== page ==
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Hope against hate

Can King's vision overcome Trump's vitriol? On November 13, 1967, Dr. Martin Luther King, Jr. delivered an impromptu speech in Newcastle upon Tyne after receiving an honorary doctorate from Newcastle University. King challenged his British audience to join him in confronting...


Can King’s vision overcome Trump’s vitriol?

On November 13, 1967, Dr. Martin Luther King, Jr. delivered an impromptu speech in Newcastle upon Tyne after receiving an honorary doctorate from Newcastle University. King challenged his British audience to join him in confronting the three great problems of his day: racism, poverty and war. Defeating those interlocking evils, King explained, required a collective effort on the part of all people of goodwill, since “we are caught in an inescapable network of mutuality.”

King’s call for unity and action echoed in my ears this weekend when I returned from Miami for an event in Newcastle to unveil plans for next year’s 50th Anniversary commemorations of King’s visit, having just witnessed one of the most divisive elections in US history.

In Newcastle, King had also insisted that it was still possible “to transform the jangling discords of our nation, and of all the nations of the world, into a beautiful symphony of brotherhood.” There was precious little of that kind of optimism around when I left America. This election was about discord not brotherhood; it turned on exploiting deeply felt antagonisms, not on appeals to unity.

Nearly a week after Trumpaggedon, “a day of infamy,” as one friend described it, riffing on president Franklin Delano Roosevelt’s description of the Japanese attack on Pearl Harbor, vast swathes of America, not to mention the rest of the world, continue to rub their collective eyes in bewilderment. Donald Trump, the man who claimed the presidential election was rigged, is on his way to the White House with fewer popular votes than his opponent. His victory was assured by the arcane workings of an electoral college system that he once, perhaps presciently, declared a “disaster for a democracy.” The Washington outsider is packing his transition team with Washington insiders and has chosen Reince Priebus, chair of the Republican National Committee, as his chief of staff. Meanwhile, it turns out that Trump’s much-vaunted wall to keep out Mexican immigrants may after all be a fence and that not all aspects of Obamacare, once derided by Trump as the most risible domestic achievement of the worst president ever, need to be scrapped.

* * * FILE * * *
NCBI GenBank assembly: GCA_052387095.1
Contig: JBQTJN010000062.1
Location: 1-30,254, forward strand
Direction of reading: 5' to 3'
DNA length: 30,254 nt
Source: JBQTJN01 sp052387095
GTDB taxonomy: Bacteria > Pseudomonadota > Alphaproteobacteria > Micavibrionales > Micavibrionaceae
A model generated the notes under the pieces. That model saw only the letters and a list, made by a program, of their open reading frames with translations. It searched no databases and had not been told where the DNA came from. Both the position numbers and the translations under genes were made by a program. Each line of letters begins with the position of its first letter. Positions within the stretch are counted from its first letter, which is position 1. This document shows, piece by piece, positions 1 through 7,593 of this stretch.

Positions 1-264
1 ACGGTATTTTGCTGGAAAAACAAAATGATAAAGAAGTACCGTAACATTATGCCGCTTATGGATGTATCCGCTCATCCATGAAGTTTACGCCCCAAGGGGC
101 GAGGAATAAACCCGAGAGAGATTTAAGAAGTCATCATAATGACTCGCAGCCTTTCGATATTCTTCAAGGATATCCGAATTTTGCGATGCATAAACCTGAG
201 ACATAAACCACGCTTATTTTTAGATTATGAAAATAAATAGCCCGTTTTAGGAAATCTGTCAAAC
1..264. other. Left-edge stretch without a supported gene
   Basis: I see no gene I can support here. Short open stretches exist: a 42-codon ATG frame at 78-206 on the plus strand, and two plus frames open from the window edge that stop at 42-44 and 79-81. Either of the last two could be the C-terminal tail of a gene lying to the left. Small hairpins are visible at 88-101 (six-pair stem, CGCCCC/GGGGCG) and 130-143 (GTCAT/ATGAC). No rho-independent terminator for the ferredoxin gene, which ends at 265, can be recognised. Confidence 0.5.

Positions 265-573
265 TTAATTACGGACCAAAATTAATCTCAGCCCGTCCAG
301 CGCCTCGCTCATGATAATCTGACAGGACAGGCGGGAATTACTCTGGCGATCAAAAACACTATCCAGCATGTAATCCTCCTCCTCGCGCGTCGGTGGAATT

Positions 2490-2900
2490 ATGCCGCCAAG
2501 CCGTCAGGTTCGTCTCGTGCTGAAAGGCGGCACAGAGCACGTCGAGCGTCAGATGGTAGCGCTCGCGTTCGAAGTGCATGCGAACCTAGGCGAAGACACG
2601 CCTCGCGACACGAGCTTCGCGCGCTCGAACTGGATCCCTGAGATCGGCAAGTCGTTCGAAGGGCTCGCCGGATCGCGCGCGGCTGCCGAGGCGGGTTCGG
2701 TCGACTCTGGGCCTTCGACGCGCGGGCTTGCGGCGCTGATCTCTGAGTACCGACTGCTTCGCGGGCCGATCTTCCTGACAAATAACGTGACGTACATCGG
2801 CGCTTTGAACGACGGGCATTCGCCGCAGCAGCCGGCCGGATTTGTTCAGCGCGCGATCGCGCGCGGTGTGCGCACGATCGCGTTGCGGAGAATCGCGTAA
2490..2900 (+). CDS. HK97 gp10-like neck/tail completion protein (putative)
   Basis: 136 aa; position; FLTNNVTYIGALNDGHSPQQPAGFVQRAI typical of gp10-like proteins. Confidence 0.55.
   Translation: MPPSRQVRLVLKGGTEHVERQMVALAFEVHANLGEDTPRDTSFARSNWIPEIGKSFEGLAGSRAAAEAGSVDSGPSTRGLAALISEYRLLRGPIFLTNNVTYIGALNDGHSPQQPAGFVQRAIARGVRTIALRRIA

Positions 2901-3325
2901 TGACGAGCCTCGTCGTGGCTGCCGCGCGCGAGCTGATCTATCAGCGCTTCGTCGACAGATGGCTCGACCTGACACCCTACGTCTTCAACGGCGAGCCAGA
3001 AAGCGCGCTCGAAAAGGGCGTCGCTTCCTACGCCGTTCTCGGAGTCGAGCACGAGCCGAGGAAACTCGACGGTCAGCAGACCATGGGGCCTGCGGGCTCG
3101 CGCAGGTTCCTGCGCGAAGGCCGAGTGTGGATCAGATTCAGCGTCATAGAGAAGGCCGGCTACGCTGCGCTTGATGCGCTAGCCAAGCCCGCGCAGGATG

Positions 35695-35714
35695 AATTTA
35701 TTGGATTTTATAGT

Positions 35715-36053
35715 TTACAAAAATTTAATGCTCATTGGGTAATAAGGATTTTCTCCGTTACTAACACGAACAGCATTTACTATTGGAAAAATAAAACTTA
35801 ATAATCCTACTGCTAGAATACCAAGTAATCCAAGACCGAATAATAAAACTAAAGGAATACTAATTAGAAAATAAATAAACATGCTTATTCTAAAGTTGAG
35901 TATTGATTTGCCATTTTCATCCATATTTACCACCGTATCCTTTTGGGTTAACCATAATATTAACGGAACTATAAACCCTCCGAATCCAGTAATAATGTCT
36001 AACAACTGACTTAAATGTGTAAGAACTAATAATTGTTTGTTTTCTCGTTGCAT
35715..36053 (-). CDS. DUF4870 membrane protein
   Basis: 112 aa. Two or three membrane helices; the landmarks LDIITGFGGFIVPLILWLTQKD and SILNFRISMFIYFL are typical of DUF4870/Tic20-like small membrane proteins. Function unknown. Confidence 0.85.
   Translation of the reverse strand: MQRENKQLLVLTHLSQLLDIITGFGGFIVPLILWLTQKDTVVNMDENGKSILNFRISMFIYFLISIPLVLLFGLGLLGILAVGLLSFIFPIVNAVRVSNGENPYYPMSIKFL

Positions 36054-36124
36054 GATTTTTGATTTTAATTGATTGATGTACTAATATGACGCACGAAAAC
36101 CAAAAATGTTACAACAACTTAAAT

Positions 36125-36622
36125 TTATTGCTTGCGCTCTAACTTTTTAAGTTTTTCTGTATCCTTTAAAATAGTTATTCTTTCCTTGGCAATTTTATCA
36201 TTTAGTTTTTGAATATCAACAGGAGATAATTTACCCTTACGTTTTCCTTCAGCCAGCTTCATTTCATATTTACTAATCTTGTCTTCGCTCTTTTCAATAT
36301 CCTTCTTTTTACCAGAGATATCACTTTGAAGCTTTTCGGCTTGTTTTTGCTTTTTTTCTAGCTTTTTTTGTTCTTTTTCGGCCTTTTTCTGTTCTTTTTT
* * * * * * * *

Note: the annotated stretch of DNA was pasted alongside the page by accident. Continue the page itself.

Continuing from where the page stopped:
These are just some of the latest ironies after a campaign in which Trump won by coupling a cavalier approach to the truth with highly successful appeals to a variety of prejudices: sexism, homophobia, Islamophobia, xenophobia, anti-intellectualism, anti-Washingtonian sentiment, and various shades of racism jockeyed for pride of place in Trump’s toxic playbook. It was a cynically brilliant exercise in lowest common denominator electioneering. Trump became a conduit for widespread dissatisfaction with the political, economic and social status quo, particularly, but not exclusively, among white male blue-collar workers. Lest we forget, despite his misogyny, the predatory Trump secured 42 per cent of the female vote; despite disparaging Hispanics, he won 29 per cent of their votes. In both demographics he performed roughly as well, if not better, than Mitt Romney, the Republican candidate in 2012.

From a very different point on the political spectrum, Bernie Sanders’ spirited insurgency also represented an outlet for disgruntled Americans, this time on the left. For many progressives, Hillary Clinton had too much personal baggage to stir much enthusiasm or win. She was also associated with an intellectually moribund and morally bankrupt brand of corporate neo-liberalism that many rejected. As I watched the results come in, surrounded by incredulous Democratic party loyalists in central Florida, several people speculated about how a Sanders candidacy might have fared. “The Democratic National Committee just went out of its way to clear a path for Hillary,” one woman complained. “Bernie could have wiped the floor with Trump. He was the one with momentum. He could inspire.”

In fact, it was Trump who was truly inspirational – to those who felt neglected or patronized by the mainstream political establishment, Democrat and Republican alike. Trump offered easy scapegoats for their anger and frustration and appealed to the crassest forms of American jingoism.